News Release Distributed 2/27/04
RIDGE – It's difficult now to picture 11-year-old Valerie Guidry as a withdrawn child too afraid to go outside. But there was a time two years ago when she was too fearful to walk alone to the barn.
She had become a shell of herself – withdrawn and sullen after a vicious attack by a Rottweiler dog.
Her parents, her counselor and her 4-H leader all credit a kid Boer goat, named Duke, for helping her make a comeback.
But her recovery wasn’t immediate, just as champions aren’t made overnight.
Guidry remembers the fateful date clearly. It was Jan. 9, 2002, when her life took a dark turn.
Her mom, Leah Guidry, brought her to get a haircut that day. Upon arriving at the shop, she recalled, they noticed a Rottweiler on the porch. It jumped up on her shoulders, Valerie said, and she became frightened. As she tried to get into the shop, the dog chomped down on her hip.
"Right when he grabbed me, I couldn’t do anything," she said.
The shop owner, Leah and a boy playing in the yard beat and kicked the dog.
"I was kicking the dog for all I was worth," Leah remembered.
When the dog finally released Valerie, Leah said she threw Valerie into the shop and slammed the door shut. It was then she realized the extent of the injuries.
"She had muscle tissue hanging out of her clothes," Leah recalled.
On the frantic drive to the hospital, Leah said Valerie was starting to go into shock. "I think she thought she was dying," the mother said.
Valerie had suffered 11 deep puncture wounds, requiring four hours on the operating table, and the surgeon found that on one bite the dog’s upper and lower teeth had clamped together.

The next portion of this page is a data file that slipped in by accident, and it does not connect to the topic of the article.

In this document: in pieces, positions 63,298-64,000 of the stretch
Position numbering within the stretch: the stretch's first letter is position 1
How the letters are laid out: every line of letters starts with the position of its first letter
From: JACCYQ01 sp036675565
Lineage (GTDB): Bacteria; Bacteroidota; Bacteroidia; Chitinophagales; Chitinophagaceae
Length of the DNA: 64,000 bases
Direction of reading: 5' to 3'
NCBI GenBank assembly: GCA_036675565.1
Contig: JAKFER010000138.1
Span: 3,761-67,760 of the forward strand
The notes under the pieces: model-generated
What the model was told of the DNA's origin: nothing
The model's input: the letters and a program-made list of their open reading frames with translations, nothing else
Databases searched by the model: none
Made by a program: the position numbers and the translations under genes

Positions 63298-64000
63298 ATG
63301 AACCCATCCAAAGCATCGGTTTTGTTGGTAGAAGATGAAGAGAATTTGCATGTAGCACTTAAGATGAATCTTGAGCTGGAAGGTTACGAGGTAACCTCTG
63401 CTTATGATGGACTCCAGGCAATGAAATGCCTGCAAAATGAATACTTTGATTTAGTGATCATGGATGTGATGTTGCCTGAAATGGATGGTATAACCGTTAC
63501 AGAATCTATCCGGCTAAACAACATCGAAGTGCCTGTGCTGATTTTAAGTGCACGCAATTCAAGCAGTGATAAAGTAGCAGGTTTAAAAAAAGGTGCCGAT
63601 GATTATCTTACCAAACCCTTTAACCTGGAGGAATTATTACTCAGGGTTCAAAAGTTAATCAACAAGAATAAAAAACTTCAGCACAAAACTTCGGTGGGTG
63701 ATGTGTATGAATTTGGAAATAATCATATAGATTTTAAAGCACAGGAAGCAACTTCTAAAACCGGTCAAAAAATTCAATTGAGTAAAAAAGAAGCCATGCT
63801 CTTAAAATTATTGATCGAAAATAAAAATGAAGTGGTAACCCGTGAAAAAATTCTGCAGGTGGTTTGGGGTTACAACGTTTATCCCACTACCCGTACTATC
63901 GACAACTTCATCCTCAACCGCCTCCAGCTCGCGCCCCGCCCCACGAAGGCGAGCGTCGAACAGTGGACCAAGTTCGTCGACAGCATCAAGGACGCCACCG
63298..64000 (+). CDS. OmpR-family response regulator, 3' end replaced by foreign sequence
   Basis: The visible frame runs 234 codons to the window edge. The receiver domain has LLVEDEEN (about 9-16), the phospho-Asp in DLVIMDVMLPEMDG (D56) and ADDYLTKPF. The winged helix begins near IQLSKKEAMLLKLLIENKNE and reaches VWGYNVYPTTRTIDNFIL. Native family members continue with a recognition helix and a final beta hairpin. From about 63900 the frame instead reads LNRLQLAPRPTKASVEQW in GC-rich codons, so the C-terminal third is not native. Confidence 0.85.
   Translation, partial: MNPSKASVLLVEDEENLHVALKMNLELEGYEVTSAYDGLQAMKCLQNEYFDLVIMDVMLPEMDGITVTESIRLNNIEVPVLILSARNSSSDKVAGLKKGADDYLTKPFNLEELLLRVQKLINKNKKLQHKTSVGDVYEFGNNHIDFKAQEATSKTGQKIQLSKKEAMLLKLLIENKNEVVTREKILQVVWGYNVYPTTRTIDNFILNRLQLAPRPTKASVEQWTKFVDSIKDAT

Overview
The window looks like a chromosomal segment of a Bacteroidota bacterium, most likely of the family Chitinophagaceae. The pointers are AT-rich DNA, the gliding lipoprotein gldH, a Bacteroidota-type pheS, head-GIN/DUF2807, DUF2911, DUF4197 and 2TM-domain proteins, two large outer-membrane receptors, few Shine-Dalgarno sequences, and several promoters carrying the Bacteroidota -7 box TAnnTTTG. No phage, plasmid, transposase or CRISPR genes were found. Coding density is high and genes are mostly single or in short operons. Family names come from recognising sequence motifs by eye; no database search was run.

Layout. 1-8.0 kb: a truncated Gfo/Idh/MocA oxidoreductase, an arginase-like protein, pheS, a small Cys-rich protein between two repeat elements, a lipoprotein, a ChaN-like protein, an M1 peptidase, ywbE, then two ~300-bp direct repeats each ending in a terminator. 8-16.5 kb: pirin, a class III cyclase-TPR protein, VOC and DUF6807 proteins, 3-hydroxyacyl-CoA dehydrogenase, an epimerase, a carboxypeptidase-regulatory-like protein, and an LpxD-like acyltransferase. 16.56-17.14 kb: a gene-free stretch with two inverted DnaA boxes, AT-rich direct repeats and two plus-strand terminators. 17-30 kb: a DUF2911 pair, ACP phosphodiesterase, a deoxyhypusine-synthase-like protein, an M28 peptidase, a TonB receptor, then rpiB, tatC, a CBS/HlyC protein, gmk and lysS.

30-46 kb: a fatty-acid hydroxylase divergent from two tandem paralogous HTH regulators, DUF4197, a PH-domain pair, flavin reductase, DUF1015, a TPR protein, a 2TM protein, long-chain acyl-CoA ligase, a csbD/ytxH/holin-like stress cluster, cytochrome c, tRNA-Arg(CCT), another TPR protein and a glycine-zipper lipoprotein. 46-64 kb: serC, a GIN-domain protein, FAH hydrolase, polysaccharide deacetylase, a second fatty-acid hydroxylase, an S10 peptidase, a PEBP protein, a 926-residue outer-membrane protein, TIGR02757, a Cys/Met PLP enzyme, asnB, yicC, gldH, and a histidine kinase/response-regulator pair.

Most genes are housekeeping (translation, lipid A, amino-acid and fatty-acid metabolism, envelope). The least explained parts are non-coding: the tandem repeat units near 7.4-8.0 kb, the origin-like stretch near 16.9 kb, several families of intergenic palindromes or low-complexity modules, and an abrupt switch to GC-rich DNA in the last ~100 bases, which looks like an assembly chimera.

Meanwhile, the dog’s owner rushed to the hospital with immunization records to show the animal had been vaccinated, preventing Valerie from having to undergo painful rabies shots. Leah said the owner had the dog euthanized after a two-week quarantine.
Valerie missed almost two weeks of school and she had to sit on a pillow for weeks. But beyond the physical wounds she suffered, the trauma to her psyche persisted much longer, and she became fearful of the ordinary.
"It was complete fear from that point on," her mother said. "She wouldn’t walk from here to the barn by herself."
Valerie no longer wanted to ride horses, and when she showed her prized pigs, her father had to take special precautions to prevent her from being frightened by the other animals.
"After the dog attack, it all got shut down," Leah said. "She didn’t want to do anything."
That’s what her father remembers, too. "Everything was just a panic," Bryan Guidry said.
Valerie built an emotional wall of protection around herself as a shield.
Likewise LSU AgCenter county agent Charles Hebert of Lafayette Parish, who worked with Valerie in the AgCenter’s 4-H youth development program, said her personality changed dramatically.
"She was a very quiet child," Hebert recalls. "She didn’t trust anyone after that attack."
Valerie’s parents recognized their daughter needed counseling, and they took her to Lafayette psychologist Ken Bouillion. "We felt it would help her get through this process," her father said.
Bouillion recalled Valerie was deeply traumatized the first time he met with her.
"Basically what I did was to get her to focus on her routines again," the psychologist said.
Bouillion said Valerie displayed the classic symptoms of a child whose sense of security has been upset – sleep problems, anxiety and fear.
The psychologist credited Valerie’s parents for seeking help. "They’re really exceptional people," he said, adding, "I wish everybody worked as hard with their kids as they did. It makes my job a lot easier."
Through it all, however, the family continued its other pursuits, and they brought Valerie along although she wasn’t pushed into doing anything.
"We didn’t pull her away from everything just because she was afraid," Leah said.
Valerie’s sister, Laney, 13, is a national barrel-racing champion, and during a trip to Colorado for the competition, Valerie confided to her mother that she wanted to climb back up on a horse.
"She told me ‘Momma, I think I’m ready to try again,’" Leah said.
Bryan said his daughter told him she wanted to compete in the Little Britches rodeo competition.
But Leah said the real turning point was when the LSU AgCenter’s 4-H program began encouraging young people to become involved in new projects involving goats.